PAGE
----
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Here’s How to Get Ready for the Return of Student Loan Payments, Because It’s Actually Happening

Here's How to Get Ready for the Return of Student Loan Payments, Because It's Actually Happening

The day we’ve been anticipating has arrived: Student loan payments are set to resume in October.

Federal student loans and the accrual of interest were granted a six-month reprieve when the Coronavirus Aid, Relief, and Economic Security Act (CARES Act) was enacted by Congress on March 27, 2020. This intervention was a response to the financial insecurity and unemployment that afflicted millions of Americans due to the COVID-19 pandemic. As the pandemic persisted, the payment moratorium was extended multiple times. Despite the Biden administration’s efforts to implement broad student loan forgiveness, the final extension of the payment pause concluded in September, with payments resuming in October.

The collective student loan debt in the United States amounts to a staggering $1.766 trillion, impacting more than 43.6 million individuals with an average debt load of $37,718. If you’re feeling apprehensive about the reinstatement of repayments, rest assured, you’re not alone. In the following sections, we will delve into the particulars of student loan forgiveness, the revival of payments, and the strategies you can employ to be well-prepared.

Biden’s Student Loan Forgiveness Programs

Earlier this year, the Supreme Court invalidated President Biden’s initial proposal for student loan forgiveness, which aimed to provide up to $20,000 in debt relief to millions of borrowers. However, there’s still hope. Subsequently, over 800,000 borrowers who have made payments for 20-25 years witnessed reductions or complete elimination of their loan balances through the Income-Driven Repayment and Public Service Loan Forgiveness programs. It’s anticipated that this number will increase to over 3.6 million individuals. If you think you qualify, you can explore these programs and reach out to your loan provider for additional information.

For those who don’t qualify for these programs, there’s no need to lose hope. Following the Supreme Court’s rejection of Biden’s initial student loan forgiveness plan, the administration initiated a “Plan B” that would offer more comprehensive debt relief to borrowers. However, implementing this plan involves a protracted legal process, which means it won’t be enacted until at least July 2024. In the interim, here’s how you can navigate the return of payments:

How to Budget for Your Student Loans

Reacquaint Yourself with Your Loans

Understanding the specifics of your student loans is pivotal to making informed financial decisions. Determine whether your loans are public or private, your prevailing interest rates, and your repayment alternatives. Being well-informed empowers you to manage your finances and detect any discrepancies.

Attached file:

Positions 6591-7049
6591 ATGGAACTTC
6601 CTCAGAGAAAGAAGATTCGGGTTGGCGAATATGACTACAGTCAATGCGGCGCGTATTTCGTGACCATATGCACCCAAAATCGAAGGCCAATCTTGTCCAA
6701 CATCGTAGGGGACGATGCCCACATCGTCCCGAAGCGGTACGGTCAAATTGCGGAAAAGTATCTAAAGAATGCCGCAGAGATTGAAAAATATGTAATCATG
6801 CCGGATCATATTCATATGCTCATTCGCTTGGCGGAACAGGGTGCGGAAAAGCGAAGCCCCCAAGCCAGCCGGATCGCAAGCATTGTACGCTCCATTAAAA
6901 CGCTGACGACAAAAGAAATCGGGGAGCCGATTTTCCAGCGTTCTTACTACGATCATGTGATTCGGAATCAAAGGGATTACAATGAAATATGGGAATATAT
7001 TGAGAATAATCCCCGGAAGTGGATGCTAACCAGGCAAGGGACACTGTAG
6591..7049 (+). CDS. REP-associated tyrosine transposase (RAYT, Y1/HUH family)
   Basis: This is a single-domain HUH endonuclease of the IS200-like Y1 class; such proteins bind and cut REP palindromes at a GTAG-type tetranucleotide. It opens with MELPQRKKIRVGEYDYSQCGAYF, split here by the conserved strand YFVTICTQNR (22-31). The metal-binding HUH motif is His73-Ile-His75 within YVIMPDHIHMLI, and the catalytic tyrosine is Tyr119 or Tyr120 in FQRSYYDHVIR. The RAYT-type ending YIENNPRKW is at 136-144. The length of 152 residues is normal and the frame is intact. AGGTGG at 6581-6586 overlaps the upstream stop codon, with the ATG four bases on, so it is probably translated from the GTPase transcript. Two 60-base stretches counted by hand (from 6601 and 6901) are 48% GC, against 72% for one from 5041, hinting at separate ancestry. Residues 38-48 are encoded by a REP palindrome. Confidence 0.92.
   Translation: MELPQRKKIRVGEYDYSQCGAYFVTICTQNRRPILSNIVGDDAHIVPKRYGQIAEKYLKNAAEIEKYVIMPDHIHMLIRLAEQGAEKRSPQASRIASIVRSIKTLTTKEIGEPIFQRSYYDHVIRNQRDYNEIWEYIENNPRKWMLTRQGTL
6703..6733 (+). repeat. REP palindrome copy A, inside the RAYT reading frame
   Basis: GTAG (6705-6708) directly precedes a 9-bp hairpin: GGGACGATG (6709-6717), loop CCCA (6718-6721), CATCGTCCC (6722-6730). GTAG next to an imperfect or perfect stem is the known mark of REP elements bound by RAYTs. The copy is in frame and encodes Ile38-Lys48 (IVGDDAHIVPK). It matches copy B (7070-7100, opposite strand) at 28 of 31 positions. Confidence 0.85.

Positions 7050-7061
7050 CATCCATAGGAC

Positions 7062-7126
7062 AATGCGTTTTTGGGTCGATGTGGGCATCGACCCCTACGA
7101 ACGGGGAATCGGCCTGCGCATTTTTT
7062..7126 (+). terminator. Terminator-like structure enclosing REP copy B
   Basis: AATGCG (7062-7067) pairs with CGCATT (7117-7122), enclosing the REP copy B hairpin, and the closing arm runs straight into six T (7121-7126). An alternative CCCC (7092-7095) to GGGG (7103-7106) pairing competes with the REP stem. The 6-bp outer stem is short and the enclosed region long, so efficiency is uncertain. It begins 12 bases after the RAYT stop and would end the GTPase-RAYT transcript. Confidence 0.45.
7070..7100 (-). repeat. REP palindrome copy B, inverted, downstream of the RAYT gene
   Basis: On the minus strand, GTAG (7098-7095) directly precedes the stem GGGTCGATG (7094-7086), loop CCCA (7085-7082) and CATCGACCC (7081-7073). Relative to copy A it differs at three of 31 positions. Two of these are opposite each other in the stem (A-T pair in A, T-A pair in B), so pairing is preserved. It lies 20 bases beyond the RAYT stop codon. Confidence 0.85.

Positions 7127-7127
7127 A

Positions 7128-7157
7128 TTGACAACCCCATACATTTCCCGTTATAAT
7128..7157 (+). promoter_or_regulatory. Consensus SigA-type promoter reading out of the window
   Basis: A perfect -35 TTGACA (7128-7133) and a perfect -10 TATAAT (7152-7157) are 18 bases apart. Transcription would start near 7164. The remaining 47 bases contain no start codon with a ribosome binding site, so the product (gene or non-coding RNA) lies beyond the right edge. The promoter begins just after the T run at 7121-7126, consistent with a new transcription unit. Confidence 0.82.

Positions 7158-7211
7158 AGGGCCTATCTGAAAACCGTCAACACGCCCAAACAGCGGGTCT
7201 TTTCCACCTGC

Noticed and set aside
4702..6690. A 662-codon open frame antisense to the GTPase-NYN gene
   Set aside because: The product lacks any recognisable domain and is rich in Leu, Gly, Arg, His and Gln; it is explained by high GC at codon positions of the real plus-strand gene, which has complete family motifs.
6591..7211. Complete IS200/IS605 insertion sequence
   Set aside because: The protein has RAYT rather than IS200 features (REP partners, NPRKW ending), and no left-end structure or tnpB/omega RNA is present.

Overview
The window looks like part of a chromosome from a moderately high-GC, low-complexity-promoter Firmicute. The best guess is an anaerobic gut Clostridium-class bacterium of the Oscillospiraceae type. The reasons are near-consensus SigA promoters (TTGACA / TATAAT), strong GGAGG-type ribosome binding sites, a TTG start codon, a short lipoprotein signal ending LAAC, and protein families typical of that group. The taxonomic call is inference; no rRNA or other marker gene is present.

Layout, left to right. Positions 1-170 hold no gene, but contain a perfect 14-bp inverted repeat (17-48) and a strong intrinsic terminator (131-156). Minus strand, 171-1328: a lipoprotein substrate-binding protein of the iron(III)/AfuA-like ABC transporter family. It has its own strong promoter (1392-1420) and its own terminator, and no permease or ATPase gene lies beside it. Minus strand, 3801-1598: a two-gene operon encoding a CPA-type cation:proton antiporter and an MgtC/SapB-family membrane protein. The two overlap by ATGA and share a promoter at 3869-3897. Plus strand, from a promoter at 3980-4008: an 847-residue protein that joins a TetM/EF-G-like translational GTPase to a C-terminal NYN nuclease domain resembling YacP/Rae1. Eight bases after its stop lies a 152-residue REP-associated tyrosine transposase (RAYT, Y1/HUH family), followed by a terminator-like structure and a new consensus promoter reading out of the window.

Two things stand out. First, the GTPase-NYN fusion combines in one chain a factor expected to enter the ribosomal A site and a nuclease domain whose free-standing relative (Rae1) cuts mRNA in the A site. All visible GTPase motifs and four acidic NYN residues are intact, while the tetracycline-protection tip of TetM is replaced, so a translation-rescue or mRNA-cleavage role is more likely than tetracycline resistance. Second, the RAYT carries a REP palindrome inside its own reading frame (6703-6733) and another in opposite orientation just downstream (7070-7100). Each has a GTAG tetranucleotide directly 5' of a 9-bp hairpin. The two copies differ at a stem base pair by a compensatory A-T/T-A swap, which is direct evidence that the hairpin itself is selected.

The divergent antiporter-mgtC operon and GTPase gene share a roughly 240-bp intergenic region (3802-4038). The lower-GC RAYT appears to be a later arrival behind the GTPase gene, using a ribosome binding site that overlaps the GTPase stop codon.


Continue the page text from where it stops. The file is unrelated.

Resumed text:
Utilize a Budgeting App

Renowned management expert Peter Drucker once stated, “If you can’t measure it, you can’t manage it.” Budgeting apps, such as You Need a Budget (YNAB), offer comprehensive tools to track and organize your finances. Adjust your existing budget or create a new one to accommodate your impending student loan payments.

Schedule Payments Immediately

When organizing your budget, prioritize your essential expenses, including student loan payments. Allocate funds for these payments as soon as you receive your paycheck to prevent accidental expenditure elsewhere. Setting up automatic payments with your loan provider for the day following your payday ensures you never miss a payment.

Explore a Side Hustle

While seeking additional income might seem like a daunting task, part-time side gigs have become more accessible and popular. Opportunities range from online teaching to dog walking, or even driving for ride-sharing platforms like Uber or Lyft. A side hustle can provide extra income to make your student loan payments more manageable, but remember to prioritize work-life balance.

Make Extra Payments

If you find yourself in a position to contribute more than the required payments to your student loans, doing so can expedite your debt repayment and minimize interest costs. While this isn’t feasible for everyone, it can lead to substantial savings in the long run.

Considering Refinancing

Refinancing your student loans involves paying off your existing loans with a new lender offering a lower interest rate. This can significantly impact your financial situation, especially if you’re in the early stages of repayment. Not everyone qualifies for refinancing; typically, you need a credit score above 600 and a stable income that can cover your expenses and payments. If you don’t meet these criteria, you may require a co-signer to refinance. Remember that when you refinance federal student loans, they become private loans, and you lose access to federal loan benefits.

Additional Resources for Assistance

If you feel overwhelmed, numerous assistance options are available. Consider exploring programs like Federal Student Aid for undergraduate students, Public Service Loan Forgiveness for those working in the public sector, and employer-provided student loan repayment assistance, made available through the CARES Act. The National Consumer Law Center’s Student Loan Borrower Assistance site offers valuable information on repayment, assistance, and more.

This shift in the resumption of student loan payments may seem daunting, but with careful planning and consideration of available options, you can navigate this financial responsibility effectively.

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